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‘Big 3’ English Soccer Coaches Fighting Mind War

Posted April. 14, 2009 11:15,   


“(Sir Alex) Ferguson is shivering in fear. We’ll chase him to the last moment,” Liverpool coach Rafael Benitez said.

Manchester United coach Ferguson said, “Benitez talks too much about other teams. I didn’t know I was that important.

Chelsea coach Guus Hiddink said, “Liverpool’s win spawned tension in the (English Premier League). Let’s see how United responds throughout the rest of the season.”

Fierce competition is unfolding toward the end of the Premiership season. The coaches of the league’s top three teams, armed with extraordinary cleverness, strategy and insight, are engaged in an intense war of nerves.

The driving force behind the three is their strong charisma.

Ferguson’s charisma is like fire. Former United players David Beckham and Ruud Van Nistelrooy challenged the coach’s authority only to lose. Ferguson even threw athletic shoes at Beckham.

In contrast, Hiddink employs a softer approach. When he headed the Korean national team, a team source said, “Coach Hiddink’s soft yet keen charisma made players act like rookies.”

KBS soccer commentator Han Joon-hee said, “Chelsea has taken off recently due to Hiddink’s silent charisma, which allows him to instantly reduce star players into grains of sand.”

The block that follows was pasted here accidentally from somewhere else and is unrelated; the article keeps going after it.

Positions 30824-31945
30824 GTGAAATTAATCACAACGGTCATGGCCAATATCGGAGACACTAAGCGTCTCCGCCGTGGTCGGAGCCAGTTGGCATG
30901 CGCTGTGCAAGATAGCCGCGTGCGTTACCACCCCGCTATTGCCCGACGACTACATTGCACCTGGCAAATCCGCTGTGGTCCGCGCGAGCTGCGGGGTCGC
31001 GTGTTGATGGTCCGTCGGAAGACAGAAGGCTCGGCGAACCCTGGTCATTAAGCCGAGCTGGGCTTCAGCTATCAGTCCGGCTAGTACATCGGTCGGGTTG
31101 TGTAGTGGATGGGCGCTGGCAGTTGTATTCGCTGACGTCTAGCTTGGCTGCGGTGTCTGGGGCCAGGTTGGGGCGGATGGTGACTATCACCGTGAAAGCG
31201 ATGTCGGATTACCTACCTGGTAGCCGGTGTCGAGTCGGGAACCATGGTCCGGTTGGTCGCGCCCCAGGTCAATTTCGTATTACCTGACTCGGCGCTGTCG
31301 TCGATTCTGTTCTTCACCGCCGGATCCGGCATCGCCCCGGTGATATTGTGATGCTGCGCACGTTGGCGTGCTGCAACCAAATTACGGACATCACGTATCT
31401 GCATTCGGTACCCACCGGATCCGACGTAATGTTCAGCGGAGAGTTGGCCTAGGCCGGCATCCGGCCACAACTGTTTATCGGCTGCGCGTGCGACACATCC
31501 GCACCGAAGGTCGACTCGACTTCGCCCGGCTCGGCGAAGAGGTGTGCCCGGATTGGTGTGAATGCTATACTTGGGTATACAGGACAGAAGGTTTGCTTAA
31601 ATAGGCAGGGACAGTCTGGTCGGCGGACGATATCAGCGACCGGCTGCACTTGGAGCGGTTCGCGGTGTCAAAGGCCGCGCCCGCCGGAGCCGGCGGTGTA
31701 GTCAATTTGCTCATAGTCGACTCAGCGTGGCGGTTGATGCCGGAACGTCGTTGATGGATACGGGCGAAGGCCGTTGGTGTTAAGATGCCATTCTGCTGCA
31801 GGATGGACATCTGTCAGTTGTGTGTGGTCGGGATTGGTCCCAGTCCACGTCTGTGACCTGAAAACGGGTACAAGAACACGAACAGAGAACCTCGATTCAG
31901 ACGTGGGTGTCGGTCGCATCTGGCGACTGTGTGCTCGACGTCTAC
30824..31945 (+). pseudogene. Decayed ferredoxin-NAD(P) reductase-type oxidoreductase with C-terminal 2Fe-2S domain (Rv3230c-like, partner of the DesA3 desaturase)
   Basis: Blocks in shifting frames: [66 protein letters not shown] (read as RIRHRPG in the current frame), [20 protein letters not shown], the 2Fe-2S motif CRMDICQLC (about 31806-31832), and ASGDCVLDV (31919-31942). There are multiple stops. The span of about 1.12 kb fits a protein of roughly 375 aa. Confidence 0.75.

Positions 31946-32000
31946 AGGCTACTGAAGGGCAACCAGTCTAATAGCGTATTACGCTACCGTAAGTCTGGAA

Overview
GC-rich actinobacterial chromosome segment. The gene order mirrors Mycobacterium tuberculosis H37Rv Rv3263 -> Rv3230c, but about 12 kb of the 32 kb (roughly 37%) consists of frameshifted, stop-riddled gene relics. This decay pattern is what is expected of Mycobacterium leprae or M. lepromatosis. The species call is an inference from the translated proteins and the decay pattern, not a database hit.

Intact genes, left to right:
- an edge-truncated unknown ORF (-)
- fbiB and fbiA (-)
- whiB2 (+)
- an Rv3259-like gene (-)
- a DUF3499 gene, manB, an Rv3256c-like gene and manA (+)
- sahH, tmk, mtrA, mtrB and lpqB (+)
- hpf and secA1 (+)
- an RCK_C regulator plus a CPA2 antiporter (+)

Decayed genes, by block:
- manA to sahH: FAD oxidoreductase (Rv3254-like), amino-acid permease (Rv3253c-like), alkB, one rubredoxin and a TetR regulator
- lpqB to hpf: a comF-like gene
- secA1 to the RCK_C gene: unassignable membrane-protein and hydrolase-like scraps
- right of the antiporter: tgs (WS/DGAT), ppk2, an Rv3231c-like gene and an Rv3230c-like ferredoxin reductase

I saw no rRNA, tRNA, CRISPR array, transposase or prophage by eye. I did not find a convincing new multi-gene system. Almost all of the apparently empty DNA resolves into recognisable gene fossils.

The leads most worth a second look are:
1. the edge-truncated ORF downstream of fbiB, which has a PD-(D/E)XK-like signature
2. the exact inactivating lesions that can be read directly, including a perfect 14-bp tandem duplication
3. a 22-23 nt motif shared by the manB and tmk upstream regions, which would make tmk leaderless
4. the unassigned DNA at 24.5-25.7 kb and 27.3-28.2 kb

Benitez somewhat lags behind the other two coaches in charisma, but things have changed this season. The once-reticent coach has grown bolder in unleashing verbal attacks on the tough-talking Ferguson first.

The three coaches all pursue a strategy in which their teams try to control the midfield with a regular tempo and preoccupation of space.

MBC soccer commentator Seo Hyeong-wook said, “Ferguson uses a somewhat abnormal approach, whereas Hiddink and Benitez prefer more stable and direct strategies.”

The three coaches are similar, however, in their psychological war strategy in games using personnel and operational tactics in tune with changing situations.

Ferguson said in a recent interview, “My biggest rival is Arsene Wenger of Arsenal.”

Certain analysts say his comments are also indicative of a clever psychological war, as he made them at a time when Hiddink and Benitez stepped up their offensives against Ferguson.